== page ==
Badgers like what they see from Andersen

New Wisconsin coach Gary Andersen has quickly earned the respect of his players.

MADISON, Wis. — Gary Andersen had been in town less than 24 hours when he began arranging meetings to speak with members of Wisconsin's football team Thursday. But on his first day as the Badgers' new coach, he wasn't interested in talking much about X's and O's.

He simply wanted to introduce himself, to give players his phone number and to let them know he was there for them now if they needed anything.

"I have a major care factor for them, and I'm very interested, as quickly as I can, to let them understand that they can trust me," Andersen said Friday when he was introduced as the 29th football coach in Wisconsin program history. "But that takes time. Just because I say I want them to trust me means nothing. I have to show it through the way I carry myself."

Andersen's presence on campus already has been a welcome sight for players, who can finally breathe a sigh of relief following two weeks of uncertainty at the top of the football program. Andersen, the former Utah State coach, accepted the Wisconsin job Tuesday night, ending the search to find a replacement for former coach Bret Bielema, who took the same position at Arkansas.

Andersen said he would be a "fly on the wall" as Wisconsin prepared to play Stanford in the Rose Bowl on Jan. 1. While athletic director Barry Alvarez coaches, Andersen will evaluate players, learn their names and talk to them personally to understand the type of team he has inherited.

Badgers linebacker Chris Borland was among the players Andersen spoke to on Thursday, and Borland said his new coach made an excellent first impression.

"He seemed like a great guy," Borland said. "He's going to be a great fit here. He's one of us.

"He's a straight shooter. He said what he meant and meant what he said. He's excited to be here. I think he left a great situation he had working at Utah State, so we're the only job he wanted."

During the interview process, Alvarez had former Badgers player Joe Panos, now a sports agent, contact several of Andersen's former players in the pros. The message from those players meshed with Alvarez's beliefs.

"He's demanding. He's fair. He's consistent. He cares about his players," Alvarez said. "He'll hug you. He'll get after you if you need it, and we all love him. That was the consistent theme throughout."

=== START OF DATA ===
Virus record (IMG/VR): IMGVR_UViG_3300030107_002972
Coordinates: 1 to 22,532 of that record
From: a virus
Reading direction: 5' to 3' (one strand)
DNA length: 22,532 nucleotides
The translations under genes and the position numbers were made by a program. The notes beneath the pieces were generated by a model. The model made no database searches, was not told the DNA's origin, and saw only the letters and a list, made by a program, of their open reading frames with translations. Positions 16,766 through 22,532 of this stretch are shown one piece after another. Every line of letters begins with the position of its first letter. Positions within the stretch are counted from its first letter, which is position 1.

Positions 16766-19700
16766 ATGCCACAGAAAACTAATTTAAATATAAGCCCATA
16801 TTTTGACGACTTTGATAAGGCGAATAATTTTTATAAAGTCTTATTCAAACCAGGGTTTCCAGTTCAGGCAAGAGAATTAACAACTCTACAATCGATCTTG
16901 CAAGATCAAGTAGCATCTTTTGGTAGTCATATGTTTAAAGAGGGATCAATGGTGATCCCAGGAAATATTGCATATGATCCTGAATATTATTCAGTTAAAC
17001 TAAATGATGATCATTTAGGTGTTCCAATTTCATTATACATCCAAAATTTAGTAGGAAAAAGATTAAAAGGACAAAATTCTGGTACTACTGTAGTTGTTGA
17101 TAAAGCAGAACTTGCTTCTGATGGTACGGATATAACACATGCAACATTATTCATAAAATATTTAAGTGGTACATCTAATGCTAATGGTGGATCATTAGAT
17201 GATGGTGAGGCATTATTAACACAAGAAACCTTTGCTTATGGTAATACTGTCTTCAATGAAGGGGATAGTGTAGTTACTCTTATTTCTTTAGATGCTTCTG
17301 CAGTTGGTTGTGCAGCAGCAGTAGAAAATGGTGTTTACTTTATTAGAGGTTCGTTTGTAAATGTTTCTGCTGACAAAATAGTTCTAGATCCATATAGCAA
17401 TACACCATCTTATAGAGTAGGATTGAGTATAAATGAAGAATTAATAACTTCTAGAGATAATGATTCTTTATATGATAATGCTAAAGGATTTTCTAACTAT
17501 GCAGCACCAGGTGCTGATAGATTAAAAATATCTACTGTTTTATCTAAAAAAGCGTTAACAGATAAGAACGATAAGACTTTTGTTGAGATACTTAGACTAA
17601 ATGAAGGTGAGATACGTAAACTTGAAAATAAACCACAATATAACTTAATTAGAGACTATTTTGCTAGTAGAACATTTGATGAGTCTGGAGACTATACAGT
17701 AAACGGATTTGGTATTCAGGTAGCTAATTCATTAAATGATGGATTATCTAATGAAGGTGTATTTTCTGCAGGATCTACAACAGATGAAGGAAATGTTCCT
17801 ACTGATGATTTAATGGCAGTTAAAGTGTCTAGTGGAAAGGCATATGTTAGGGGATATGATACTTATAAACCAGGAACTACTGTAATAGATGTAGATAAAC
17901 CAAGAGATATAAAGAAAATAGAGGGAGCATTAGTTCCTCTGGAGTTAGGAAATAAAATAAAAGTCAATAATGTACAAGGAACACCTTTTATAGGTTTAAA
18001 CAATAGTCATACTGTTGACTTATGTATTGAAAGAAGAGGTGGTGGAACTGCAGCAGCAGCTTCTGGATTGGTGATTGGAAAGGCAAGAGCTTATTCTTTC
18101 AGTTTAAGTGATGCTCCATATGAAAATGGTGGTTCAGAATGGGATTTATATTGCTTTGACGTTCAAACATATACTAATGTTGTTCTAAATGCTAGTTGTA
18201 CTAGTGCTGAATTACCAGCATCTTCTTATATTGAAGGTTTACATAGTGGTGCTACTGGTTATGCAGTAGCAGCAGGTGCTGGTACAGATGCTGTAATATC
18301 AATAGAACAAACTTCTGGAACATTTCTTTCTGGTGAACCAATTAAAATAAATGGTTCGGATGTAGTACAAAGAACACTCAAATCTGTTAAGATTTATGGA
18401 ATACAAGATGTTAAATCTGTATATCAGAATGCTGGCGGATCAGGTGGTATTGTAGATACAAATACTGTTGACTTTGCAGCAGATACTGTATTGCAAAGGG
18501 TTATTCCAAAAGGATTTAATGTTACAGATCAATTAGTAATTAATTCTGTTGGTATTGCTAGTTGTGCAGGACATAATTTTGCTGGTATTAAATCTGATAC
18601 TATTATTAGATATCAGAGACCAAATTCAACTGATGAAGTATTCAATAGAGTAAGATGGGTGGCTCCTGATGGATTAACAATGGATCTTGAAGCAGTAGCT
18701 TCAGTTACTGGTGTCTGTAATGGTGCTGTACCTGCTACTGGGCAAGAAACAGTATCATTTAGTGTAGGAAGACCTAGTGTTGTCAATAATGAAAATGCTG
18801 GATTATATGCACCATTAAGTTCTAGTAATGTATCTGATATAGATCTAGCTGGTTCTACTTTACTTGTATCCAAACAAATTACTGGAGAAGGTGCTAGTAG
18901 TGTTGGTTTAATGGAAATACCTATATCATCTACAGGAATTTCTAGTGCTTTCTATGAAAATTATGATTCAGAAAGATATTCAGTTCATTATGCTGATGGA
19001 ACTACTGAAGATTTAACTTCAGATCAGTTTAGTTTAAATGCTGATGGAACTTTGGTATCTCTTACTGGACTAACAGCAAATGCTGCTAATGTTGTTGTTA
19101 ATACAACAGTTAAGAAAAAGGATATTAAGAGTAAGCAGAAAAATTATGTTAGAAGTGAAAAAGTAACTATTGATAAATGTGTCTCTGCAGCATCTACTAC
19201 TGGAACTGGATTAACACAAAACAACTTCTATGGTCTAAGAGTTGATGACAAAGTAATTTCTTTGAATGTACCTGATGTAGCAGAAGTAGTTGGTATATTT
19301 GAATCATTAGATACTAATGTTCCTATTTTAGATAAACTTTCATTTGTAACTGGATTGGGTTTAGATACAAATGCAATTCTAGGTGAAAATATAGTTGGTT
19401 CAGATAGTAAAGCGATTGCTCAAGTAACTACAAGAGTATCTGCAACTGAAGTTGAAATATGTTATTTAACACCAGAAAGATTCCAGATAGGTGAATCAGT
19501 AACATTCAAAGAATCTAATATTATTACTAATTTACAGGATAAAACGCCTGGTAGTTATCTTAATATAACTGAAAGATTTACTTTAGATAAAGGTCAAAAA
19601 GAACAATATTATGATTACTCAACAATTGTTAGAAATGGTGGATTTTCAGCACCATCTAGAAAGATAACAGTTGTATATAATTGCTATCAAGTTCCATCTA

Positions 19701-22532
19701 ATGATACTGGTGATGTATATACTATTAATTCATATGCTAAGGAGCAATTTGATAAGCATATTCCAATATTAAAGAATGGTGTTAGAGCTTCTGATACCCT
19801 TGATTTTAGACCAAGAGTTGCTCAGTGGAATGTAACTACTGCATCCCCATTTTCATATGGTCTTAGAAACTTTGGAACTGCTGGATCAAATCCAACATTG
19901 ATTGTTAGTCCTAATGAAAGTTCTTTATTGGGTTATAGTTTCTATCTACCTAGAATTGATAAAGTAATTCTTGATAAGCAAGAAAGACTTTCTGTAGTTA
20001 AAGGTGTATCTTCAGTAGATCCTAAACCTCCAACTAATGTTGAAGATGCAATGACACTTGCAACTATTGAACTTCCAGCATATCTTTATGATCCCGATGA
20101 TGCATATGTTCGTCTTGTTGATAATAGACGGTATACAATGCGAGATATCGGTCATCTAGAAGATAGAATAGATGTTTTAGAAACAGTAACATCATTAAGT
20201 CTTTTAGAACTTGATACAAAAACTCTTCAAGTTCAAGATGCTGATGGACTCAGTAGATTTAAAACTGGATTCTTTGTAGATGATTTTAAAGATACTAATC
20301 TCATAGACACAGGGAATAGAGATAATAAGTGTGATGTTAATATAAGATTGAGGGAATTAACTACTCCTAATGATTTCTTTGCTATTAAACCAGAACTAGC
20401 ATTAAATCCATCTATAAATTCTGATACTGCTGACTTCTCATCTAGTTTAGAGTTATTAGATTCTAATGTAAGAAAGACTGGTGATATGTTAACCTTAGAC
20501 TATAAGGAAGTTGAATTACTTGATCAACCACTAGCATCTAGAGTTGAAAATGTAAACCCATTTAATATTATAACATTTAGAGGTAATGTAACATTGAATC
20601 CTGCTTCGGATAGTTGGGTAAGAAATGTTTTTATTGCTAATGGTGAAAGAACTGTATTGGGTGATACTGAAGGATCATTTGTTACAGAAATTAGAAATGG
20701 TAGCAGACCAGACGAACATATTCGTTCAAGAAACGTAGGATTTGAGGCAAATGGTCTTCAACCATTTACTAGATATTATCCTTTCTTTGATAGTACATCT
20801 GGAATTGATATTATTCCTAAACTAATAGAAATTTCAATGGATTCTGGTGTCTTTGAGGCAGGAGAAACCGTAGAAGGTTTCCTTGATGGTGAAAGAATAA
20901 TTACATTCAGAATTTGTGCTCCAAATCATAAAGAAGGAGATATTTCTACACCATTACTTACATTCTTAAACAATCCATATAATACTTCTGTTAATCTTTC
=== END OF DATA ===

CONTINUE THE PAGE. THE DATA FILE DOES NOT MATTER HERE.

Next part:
It was Alvarez's way of saying Andersen is a players' coach. And in the few days Wisconsin players have known about Andersen, they have seen from afar the manner in which he deals with young men on his team.

In particular, they took notice of the way Andersen left Utah State's program earlier this week. Andersen made phone calls to all 106 players on the Aggies' roster to inform them of his decision to leave the school, calling late Tuesday night and into Wednesday morning.

"That's a tremendous gesture by a coach to be able to do that," Badgers center Travis Frederick said. "Obviously, kids probably had heard throughout the media or whatever. For him to reach out to each of them and personally break the news, I think that's a very classy act. I think all the kids probably really appreciated that."

Andersen said he made the calls because his players had earned the right to hear the news directly from him.

"If they're frustrated, they deserve to tell me they're frustrated, which not one of them was," he said. "I'm not going to tell you they were doing back flips, but they understood the situation."

Andersen has months to build the trust of his new players while he puts his own system in place at Wisconsin. On Friday, he said the team would maintain its run-first, pro-style offense, which has helped the Badgers to success since Alvarez took over as head coach in 1990.

Players insisted they were more focused on trying to win the program's first Rose Bowl since 2000 than looking ahead to a new era just yet. But they admitted they would be more than willing to follow Andersen's lead when the bowl game ends.

He is a players' coach. And now he is their coach.

"From everything I have heard, he's a very high-quality, high-character guy," Wisconsin quarterback Curt Phillips said. "Somebody players really look forward to playing for. It seemed like the players at Utah State definitely enjoyed playing for him. I'm excited for him to come here. He's been successful wherever he's been. I think the players will embrace him."

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